EPA Administrator Michael Regan has asked the agency's ag advisory committee to analyze how the agency's policies and programs should help farmers address climate change.
In a statement marking National Ag Day, Regan said he wanted the panel, which includes farmers, "to consider how EPA’s tools and programs can best advance the U.S. agriculture sector’s climate mitigation and adaptation goals, ensuring EPA can support farmers and ranchers in their efforts to reduce emissions and accelerate a more resilient food and agriculture system."
An EPA document announcing the new charge lists several topics for the committee to address, including alternative manure management, better greenhouse gas emissions quantifications for biofuels, reduction of food waste, water management and quality issues, and “evolving pest pressures due to climate change."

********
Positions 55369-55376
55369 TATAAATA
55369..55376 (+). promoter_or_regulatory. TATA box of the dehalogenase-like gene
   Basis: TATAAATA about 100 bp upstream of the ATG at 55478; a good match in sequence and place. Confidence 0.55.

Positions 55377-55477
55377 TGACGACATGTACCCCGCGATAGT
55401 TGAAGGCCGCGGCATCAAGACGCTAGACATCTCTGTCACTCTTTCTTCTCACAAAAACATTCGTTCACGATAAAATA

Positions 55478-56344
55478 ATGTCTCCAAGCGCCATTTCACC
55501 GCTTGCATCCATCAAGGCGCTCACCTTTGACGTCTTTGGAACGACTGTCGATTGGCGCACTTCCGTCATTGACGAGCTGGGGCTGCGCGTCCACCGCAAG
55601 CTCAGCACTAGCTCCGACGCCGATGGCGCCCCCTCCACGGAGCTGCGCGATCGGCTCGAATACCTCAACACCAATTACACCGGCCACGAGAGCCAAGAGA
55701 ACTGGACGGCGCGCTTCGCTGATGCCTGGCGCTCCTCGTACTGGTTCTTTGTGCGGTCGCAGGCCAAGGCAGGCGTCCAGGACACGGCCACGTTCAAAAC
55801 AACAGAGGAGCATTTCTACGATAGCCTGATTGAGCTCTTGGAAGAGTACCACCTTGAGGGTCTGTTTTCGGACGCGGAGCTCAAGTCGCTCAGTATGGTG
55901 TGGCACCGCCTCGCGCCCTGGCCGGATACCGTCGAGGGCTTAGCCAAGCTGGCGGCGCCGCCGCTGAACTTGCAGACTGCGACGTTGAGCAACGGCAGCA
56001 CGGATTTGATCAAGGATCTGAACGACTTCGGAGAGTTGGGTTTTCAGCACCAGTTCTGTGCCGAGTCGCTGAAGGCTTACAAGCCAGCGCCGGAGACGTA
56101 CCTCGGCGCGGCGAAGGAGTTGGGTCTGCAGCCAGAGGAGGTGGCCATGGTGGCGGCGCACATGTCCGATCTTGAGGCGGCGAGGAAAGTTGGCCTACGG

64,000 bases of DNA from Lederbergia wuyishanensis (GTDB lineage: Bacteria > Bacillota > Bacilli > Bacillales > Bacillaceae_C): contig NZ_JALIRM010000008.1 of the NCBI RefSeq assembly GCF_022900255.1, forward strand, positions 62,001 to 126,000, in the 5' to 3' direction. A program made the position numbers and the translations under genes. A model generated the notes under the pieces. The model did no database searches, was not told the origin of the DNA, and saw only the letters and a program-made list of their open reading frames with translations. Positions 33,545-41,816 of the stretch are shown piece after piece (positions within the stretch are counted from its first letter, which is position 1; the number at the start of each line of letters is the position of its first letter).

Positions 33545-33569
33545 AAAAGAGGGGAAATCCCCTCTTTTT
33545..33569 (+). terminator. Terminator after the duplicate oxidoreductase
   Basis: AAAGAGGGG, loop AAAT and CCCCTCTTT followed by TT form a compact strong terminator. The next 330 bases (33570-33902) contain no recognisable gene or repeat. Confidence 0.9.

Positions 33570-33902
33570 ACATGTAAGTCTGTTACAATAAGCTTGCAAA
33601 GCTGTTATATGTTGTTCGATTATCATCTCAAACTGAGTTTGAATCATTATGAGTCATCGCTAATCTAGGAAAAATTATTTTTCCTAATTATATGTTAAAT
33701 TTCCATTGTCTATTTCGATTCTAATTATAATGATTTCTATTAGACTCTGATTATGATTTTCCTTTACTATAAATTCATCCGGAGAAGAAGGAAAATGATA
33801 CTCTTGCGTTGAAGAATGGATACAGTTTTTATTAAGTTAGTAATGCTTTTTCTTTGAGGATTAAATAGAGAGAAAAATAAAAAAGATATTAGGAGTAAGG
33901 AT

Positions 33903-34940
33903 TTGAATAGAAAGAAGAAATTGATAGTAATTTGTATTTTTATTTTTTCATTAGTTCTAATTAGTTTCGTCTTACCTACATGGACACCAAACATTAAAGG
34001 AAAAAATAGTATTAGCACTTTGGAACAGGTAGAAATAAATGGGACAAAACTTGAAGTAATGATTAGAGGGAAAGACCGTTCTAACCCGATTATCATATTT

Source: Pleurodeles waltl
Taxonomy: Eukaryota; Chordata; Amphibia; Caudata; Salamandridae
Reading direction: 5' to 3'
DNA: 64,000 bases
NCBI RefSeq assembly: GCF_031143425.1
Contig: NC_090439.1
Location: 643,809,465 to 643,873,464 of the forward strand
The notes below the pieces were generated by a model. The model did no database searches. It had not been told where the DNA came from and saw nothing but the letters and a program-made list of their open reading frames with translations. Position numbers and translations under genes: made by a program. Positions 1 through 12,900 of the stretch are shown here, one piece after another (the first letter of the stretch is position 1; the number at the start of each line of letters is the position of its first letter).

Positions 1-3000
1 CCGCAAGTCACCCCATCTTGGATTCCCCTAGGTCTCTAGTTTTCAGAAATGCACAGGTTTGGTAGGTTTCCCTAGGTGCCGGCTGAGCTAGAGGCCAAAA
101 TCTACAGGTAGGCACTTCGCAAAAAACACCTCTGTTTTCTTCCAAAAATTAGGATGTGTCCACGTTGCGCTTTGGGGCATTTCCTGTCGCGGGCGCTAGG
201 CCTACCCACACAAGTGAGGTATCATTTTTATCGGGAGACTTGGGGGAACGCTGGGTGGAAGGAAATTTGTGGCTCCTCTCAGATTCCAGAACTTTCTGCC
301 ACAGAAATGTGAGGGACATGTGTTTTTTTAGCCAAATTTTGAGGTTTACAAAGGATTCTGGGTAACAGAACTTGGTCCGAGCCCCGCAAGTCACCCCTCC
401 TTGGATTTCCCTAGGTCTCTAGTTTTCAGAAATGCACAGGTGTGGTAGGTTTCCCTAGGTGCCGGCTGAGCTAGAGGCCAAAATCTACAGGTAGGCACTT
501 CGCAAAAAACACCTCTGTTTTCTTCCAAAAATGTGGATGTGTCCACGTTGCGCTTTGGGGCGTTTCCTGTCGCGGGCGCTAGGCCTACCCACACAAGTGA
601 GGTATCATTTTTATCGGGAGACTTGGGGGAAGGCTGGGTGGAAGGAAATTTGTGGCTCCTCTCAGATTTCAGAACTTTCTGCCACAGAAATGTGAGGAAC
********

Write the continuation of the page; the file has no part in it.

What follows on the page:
The document says the committee's recommendations “should be rooted in EPA’s foundational value of scientific integrity with a commitment to ensuring environmental justice for all communities.”
“By identifying voluntary, incentive-based opportunities; public-private partnerships; and market-based approaches, EPA can support farmers and ranchers in their efforts to reduce emissions, sequester carbon, and accelerate a more resilient food and agriculture system,” the agency said.
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